Atkinson won by just under 3-to-1 and is now a state senator. But it is those meaningless (in the campaign) mailers that Stryker told me about that now are freighted with meaning and form the basis of Miller’s complaint in an ongoing story that has been aggressively covered since the summer by Sun Political Editor Anjeanette Damon.

Last Friday, though, the story progressed from an inquiry letter and an attorney general’s review to a court complaint that could force AFP to open its donor books. Miller’s legal argument is that the three flyers constitute what is known as “express advocacy,” which is laid out in Nevada law:

NRS 294A.0025 “Advocates expressly” or “expressly advocates” defined. “Advocates expressly” or “expressly advocates” means that a communication, taken as a whole, is susceptible to no other reasonable interpretation other than as an appeal to vote for or against a clearly identified candidate or group or candidates or a question or group of questions on the ballot at a primary election, primary city election, general election, general city election or special election. A communication does not have to include the words “vote for,” “vote against,” “elect,” “support” or other similar language to be considered a communication that expressly advocates the passage or defeat of a candidate or a question.

If you look at the flyers – they are attached as exhibits to the lawsuit – they end with a familiar refrain: “Call Assemblyman Atkinson…Tell him to represent Nevada working families.”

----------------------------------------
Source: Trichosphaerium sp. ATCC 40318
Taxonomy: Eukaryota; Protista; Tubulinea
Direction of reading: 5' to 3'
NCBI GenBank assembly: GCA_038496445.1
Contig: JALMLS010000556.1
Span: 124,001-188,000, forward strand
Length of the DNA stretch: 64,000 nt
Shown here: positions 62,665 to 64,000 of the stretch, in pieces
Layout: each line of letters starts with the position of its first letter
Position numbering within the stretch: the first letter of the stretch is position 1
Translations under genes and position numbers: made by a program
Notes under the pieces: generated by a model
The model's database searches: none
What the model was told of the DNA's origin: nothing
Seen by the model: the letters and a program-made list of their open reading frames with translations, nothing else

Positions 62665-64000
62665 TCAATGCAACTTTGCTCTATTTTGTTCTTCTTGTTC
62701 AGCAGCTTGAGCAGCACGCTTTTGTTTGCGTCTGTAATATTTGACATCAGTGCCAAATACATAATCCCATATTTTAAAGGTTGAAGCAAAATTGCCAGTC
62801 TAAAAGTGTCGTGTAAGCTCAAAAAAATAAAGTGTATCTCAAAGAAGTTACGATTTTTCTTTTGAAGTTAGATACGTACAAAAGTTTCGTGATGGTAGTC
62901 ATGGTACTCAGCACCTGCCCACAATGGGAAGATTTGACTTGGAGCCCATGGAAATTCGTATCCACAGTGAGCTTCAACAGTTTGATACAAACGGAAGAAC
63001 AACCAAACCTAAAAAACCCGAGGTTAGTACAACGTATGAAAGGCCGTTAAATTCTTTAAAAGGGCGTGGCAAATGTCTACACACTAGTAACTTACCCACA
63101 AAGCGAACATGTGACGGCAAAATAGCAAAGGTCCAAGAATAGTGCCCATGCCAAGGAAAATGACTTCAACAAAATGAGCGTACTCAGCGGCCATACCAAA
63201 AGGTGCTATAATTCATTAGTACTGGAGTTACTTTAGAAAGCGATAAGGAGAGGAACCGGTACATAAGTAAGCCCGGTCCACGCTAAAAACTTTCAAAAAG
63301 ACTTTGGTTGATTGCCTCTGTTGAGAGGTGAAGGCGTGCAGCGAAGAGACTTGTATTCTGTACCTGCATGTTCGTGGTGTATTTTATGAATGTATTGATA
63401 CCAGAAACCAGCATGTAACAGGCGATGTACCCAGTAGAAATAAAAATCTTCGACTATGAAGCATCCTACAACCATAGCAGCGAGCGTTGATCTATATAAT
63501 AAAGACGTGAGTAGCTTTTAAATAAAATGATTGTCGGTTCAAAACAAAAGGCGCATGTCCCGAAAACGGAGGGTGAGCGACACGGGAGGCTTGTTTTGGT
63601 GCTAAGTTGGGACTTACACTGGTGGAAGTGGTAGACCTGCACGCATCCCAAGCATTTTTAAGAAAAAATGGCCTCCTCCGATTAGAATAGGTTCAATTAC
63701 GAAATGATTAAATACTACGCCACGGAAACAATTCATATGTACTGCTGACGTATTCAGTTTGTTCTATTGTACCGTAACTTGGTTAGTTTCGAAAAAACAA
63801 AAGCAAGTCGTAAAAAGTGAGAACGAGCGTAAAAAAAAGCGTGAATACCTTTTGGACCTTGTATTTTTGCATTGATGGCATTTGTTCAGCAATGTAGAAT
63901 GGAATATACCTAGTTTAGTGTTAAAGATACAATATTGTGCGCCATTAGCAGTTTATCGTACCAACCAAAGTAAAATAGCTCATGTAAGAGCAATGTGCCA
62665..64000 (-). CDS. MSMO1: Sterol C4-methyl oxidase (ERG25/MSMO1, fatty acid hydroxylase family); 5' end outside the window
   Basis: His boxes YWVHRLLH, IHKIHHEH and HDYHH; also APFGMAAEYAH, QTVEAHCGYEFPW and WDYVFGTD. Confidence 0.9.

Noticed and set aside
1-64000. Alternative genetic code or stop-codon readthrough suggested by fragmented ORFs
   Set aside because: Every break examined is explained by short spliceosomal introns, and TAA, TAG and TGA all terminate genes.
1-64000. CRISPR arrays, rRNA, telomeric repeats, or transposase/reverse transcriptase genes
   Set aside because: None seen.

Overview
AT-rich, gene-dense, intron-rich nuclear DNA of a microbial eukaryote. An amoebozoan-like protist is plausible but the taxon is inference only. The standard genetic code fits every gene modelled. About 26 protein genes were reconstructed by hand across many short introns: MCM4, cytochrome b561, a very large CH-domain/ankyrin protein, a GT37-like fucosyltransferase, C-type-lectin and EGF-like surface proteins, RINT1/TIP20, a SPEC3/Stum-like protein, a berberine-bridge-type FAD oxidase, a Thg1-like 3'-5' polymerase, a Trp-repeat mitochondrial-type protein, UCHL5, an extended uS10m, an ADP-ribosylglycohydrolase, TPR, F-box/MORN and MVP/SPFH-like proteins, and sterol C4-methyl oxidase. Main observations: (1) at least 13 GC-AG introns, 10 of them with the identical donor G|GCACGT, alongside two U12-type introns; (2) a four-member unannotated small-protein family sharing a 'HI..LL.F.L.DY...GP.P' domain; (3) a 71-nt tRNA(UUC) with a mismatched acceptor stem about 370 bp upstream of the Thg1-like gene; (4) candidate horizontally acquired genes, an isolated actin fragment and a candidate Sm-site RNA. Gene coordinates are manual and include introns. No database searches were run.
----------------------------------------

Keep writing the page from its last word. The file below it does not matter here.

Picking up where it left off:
So, Stryker and national AFP attorneys argue, they are not expressly advocating for Atkinson's defeat and should not have to meet the requirements therein, which include registering with the secretary of state and, ultimately, disclosing donors. But it is clear that the group was trying to advocate for Atkinson’s defeat, just as it is clear on the national level when you see ads with phone numbers to call at the end.

But this is Nevada, not the FEC; express advocacy (i.e. those flyers) means you must disclose.

Maybe AFP should argue that it clearly wasn’t trying to defeat Atkinson because it was so obvious he could not lose. Call it the “We’re not idiots” defense.

The national folks wouldn’t give me their legal arguments, with spokesman Levi Russell saying they would stick to their prepared statement. Stryker told me: "As far as our incorporation status we are a foreign (foreign being not based in Nevada) non-profit with operations in the state. We have a 501c3 - Americans for Prosperity foundation and a 501c4 - Americans for Prosperity -- which we operate under. We are not a PAC and thus did not register as one. We undertake issue advocacy efforts.”

What’s doubly ironic here, though, is that if AFP had formed a local entity and registered it, and if the group had not quixotically meddled in a Democratic primary, none of this would be happening, thus putting the national AFP at risk. (That is, a simple filing listing a lot of money from AFP National. End of story.)

As one wag put it, “It's like War of the Worlds--it's the tiny microbes gonna bring them down.”

Maybe.

AFP has a team of lawyers and, as I said, there is no national case law. But that’s what makes this exciting and should worry the Koch Bros. and other AFP contributors: Sheriff Miller wants you to fess up, and this is his town.